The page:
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I have two views which use radically different means to accomplish what I hope is the same end view. One uses complex query expressions and walks entire giant tables and is highly expensive, and the other uses a new boolean bit flag which has been added to the database for precisely the purpose of accelerating this view.

I can write this kind of union, and then (in my program code) use this to determine that a row in view A is not in the results of view B, but I'm hoping I can do this entirely in SQL:

Here's the union I came up with:

select trantype,product_code, 0 as type from vwVIEW1 where key = 'DEMO' 
select trantype,product_code, 1 as type  from vwVIEW2 where key = 'DEMO'
order by product_code, trantype

My old view is fictionally called vwVIEW1 above, and it walks giant database tables to determine its output, whereas vwVIEW2 does a very quick index-lookup on two fields to achieve the same results (select a,b,c from tblUnderlyingTable where tblUnderlyingTable.HeyRickyCanIBeInYourShow=1).

Typical results coming from the above union would in the healthy case, return a pair of rows for each trantype+product_code, plus my invented "type" flag:

trantype product_code  type
-------- ------------  ----
0        MATCHY        0
0        MATCHY        1
0        NONMATCHY     0

Out of the above set of data, I would want to only see the row NONMATCHY, because it is in vwVIEW1 but not in vwVIEW2. All fields in the union above are non-null. No nulls are ever expected in trantype, or product_code.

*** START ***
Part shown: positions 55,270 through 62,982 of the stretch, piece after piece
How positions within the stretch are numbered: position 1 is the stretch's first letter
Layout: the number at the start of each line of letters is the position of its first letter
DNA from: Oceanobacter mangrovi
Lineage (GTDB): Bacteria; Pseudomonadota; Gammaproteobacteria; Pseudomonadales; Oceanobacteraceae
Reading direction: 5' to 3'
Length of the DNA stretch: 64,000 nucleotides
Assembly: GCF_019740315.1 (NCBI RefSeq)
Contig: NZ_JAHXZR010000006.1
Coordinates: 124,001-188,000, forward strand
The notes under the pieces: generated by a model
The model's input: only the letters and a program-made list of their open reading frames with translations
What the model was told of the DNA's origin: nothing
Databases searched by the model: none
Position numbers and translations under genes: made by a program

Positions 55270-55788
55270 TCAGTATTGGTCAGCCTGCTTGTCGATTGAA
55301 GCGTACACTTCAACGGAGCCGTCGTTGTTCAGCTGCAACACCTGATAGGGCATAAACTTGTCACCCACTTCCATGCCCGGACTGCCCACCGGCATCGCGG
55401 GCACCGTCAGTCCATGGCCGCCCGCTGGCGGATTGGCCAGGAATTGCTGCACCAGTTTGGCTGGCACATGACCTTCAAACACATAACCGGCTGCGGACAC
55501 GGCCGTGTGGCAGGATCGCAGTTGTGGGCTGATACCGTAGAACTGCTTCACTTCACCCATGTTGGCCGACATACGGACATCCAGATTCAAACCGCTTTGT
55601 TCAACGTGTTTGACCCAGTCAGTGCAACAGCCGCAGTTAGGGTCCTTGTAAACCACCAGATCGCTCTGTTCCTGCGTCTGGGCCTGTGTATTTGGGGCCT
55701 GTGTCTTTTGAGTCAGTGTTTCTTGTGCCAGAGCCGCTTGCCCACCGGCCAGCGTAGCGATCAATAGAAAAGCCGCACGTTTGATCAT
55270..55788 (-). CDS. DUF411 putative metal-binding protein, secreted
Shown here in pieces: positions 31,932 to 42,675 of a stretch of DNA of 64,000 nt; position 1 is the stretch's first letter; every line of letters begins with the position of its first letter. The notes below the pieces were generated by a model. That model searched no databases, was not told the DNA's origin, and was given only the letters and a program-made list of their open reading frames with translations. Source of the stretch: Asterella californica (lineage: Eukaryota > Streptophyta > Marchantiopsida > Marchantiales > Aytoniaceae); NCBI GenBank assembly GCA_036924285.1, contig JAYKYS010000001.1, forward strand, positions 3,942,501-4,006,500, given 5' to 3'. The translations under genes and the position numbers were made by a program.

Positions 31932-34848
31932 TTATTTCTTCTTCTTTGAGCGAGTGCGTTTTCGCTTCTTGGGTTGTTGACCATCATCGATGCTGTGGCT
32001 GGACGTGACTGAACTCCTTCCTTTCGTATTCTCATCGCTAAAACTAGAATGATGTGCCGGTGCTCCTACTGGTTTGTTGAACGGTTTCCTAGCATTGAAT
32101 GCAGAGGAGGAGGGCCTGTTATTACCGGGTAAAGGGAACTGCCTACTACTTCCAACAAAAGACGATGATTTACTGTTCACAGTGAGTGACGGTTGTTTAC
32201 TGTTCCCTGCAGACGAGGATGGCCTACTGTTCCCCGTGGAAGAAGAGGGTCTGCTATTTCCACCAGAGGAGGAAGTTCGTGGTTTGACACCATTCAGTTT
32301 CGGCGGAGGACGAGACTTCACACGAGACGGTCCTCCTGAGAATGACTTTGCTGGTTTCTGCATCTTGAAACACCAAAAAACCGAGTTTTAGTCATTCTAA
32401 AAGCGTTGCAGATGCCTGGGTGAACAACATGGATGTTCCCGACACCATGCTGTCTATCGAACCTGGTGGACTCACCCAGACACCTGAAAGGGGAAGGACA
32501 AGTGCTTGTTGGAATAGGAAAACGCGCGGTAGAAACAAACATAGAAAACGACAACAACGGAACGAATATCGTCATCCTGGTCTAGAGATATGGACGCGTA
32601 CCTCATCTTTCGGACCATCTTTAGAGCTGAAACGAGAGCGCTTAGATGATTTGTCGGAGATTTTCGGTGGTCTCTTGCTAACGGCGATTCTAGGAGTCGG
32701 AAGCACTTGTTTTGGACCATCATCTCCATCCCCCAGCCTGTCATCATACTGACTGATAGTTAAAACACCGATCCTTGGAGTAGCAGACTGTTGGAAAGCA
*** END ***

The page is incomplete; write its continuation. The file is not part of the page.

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What is the nullability of trantype and product_code? –  Martin Smith Jan 15 '13 at 16:38
All fields are non-null. –  Warren P Jan 15 '13 at 16:38
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2 Answers

You can use a FULL OUTER JOIN for this

     AS (SELECT trantype,
         FROM   vwVIEW1
         WHERE  KEY = 'DEMO'),
     AS (SELECT trantype,
         FROM   vwVIEW2
         WHERE  KEY = 'DEMO')
         ON T1.trantype = T2.trantype
            AND T1.product_code = T2.product_code
WHERE  T1.trantype IS NULL
        OR T2.trantype IS NULL 
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Oh... That covers either one being null, so either the left-hand-side (T1) or right-hand--side (T1) is null, but the other side is not null, and thus, we have a row returned. Both cases (t1 row missing, t2 row missing) are covered? –  Warren P Jan 15 '13 at 16:45
@WarrenP - Yes both cases are covered. If the T2 row is missing the corresponding columns will be NULL and if the T1 row is missing the T1 columns will be NULL. You could do something a bit more elaborate with just one set of columns. SELECT ISNULL(T1.trantype, T2.trantype) AS trantype, ISNULL(T1.product_code, T2.product_code) AS product_code, CASE WHEN T1.trantype IS NULL THEN 0 ELSE 1 END AS flag –  Martin Smith Jan 15 '13 at 16:49
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Here is another approach which presents the data more inline with your sample result:

  SELECT trantype, product_code, [type] = 0 
  FROM dbo.vwVIEW1 WHERE [key] = 'DEMO'
b AS 
  SELECT trantype, product_code, [type] = 1 
  FROM dbo.vwVIEW2 WHERE [key] = 'DEMO'
SELECT trantype, product_code, [type] FROM a 
  EXCEPT SELECT trantype, product_code, [type] = 0 FROM b
SELECT trantype, product_code, [type] FROM b
  EXCEPT SELECT trantype, product_code, [type] = 1 FROM a;
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